The United Nations agreed last year that everyone, even in the least developed countries, should have Internet access by 2020. However, according to a study by the Alliance For Affordable Internet (A4AI), the world is currently likely to miss that target.
By how much? More than two decades. According to A4AI, whose members range from Google and Facebook to the World Wide Web Foundation and several governments, universal access will only become a thing in 2042, if we keep going at the pace we’re going.
Here’s what the alliance said in its report, released at the start of Mobile World Congress in Barcelona:
Without urgent reform, in 2020 we will see just 16% of people in the world’s poorest countries, and 53% of the world as a whole, connected. We won’t just miss the target, we’ll miss by a mile. This connectivity lag will undermine global development across the board, contributing to lost opportunities for economic growth and denying hundreds of millions access to online education, health services, political voice, and much, much more.
The current target here is for people to be able to get online for less than 5% of average incomes.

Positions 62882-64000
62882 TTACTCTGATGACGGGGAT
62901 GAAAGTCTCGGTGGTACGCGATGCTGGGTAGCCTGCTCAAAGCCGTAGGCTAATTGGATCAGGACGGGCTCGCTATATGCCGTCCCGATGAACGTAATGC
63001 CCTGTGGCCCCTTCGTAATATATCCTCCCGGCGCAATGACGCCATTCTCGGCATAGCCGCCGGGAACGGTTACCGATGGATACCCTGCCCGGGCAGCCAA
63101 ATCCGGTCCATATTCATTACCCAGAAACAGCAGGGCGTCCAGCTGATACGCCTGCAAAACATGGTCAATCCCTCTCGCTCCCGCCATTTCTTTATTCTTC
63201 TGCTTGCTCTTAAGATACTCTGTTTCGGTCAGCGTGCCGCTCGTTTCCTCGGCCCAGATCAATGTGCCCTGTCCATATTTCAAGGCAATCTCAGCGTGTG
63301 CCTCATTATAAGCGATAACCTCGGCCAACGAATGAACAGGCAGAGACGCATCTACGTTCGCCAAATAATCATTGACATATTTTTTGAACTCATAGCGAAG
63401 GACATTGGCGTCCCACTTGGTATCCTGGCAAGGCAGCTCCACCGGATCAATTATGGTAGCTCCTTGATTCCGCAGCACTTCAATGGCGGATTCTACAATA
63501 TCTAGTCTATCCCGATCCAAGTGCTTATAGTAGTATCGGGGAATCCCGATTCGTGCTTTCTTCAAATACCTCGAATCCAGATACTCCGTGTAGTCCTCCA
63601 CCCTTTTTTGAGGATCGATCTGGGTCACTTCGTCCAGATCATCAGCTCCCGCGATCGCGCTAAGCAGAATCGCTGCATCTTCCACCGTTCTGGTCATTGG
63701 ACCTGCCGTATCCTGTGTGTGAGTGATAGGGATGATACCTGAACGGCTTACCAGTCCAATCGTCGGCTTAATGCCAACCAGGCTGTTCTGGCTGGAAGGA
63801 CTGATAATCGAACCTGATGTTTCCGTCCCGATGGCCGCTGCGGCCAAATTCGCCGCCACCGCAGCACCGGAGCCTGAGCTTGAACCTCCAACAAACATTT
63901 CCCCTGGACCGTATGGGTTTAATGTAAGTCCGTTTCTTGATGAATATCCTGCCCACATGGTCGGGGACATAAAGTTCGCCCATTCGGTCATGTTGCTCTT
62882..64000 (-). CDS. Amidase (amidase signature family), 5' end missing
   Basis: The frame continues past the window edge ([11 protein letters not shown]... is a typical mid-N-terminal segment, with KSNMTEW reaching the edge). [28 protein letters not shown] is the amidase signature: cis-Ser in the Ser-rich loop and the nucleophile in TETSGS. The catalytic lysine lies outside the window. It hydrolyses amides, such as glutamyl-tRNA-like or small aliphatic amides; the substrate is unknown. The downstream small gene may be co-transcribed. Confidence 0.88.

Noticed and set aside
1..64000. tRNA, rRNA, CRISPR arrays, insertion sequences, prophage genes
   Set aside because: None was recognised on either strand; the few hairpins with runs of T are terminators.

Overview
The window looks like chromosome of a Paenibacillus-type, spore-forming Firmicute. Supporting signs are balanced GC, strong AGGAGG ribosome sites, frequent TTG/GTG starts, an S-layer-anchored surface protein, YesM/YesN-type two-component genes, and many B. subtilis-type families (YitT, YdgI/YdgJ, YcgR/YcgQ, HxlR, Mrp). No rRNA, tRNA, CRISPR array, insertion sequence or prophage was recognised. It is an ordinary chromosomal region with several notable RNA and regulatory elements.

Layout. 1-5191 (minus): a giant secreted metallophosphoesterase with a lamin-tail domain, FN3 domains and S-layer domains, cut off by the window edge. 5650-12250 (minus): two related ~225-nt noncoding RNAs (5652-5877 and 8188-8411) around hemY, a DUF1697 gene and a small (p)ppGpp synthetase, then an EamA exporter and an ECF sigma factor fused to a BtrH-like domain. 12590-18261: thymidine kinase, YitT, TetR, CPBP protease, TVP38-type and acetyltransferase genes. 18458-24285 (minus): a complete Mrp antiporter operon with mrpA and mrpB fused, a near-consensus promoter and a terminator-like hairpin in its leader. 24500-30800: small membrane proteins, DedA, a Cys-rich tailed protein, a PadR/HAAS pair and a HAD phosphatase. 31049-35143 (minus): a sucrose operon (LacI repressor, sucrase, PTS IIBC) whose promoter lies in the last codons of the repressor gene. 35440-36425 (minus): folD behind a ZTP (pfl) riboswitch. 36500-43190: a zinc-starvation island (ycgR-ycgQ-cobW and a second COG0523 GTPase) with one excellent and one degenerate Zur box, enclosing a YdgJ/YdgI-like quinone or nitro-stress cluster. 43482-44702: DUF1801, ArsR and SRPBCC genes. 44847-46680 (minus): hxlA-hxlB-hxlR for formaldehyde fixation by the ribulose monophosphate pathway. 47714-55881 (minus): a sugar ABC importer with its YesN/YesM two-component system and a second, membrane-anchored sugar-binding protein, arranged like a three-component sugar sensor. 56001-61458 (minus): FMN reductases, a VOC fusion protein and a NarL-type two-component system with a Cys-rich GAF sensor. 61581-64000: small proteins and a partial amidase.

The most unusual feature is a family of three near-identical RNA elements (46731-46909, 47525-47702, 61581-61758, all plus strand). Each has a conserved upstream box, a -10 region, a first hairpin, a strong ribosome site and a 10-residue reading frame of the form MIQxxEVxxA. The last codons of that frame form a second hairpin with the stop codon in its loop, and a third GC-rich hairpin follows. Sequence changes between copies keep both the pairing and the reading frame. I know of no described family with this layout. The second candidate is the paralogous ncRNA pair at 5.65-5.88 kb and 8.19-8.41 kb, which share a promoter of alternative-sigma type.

According to A4AI, income inequality is a big part of the problem — technically, just under half the countries covered in its report meet the target overall, but far fewer (nine out of 51) meet it for the bottom 20% of income earners. The gender wage gap means women are particularly unlikely to get online in much of the world.
The report recommends reforming tax and patent regimes to bring down the cost of phones (a pretty major factor in all this), increasing the available of public, subsidized Internet access and setting new targets to close the digital gender divide.
What’s more, the alliance wants a new, more ambitious affordability target: For people in even the poorest countries to be able to get 1GB of data each month for 2% or less of their average monthly income.
“This report must serve as a wake-up call to policymakers, business leaders and civil society everywhere,” said A4AI executive director Sonia Jorge in a statement. “If we are serious about achieving universal access by 2020, we need to condense almost 30 years worth of work into the next five years.”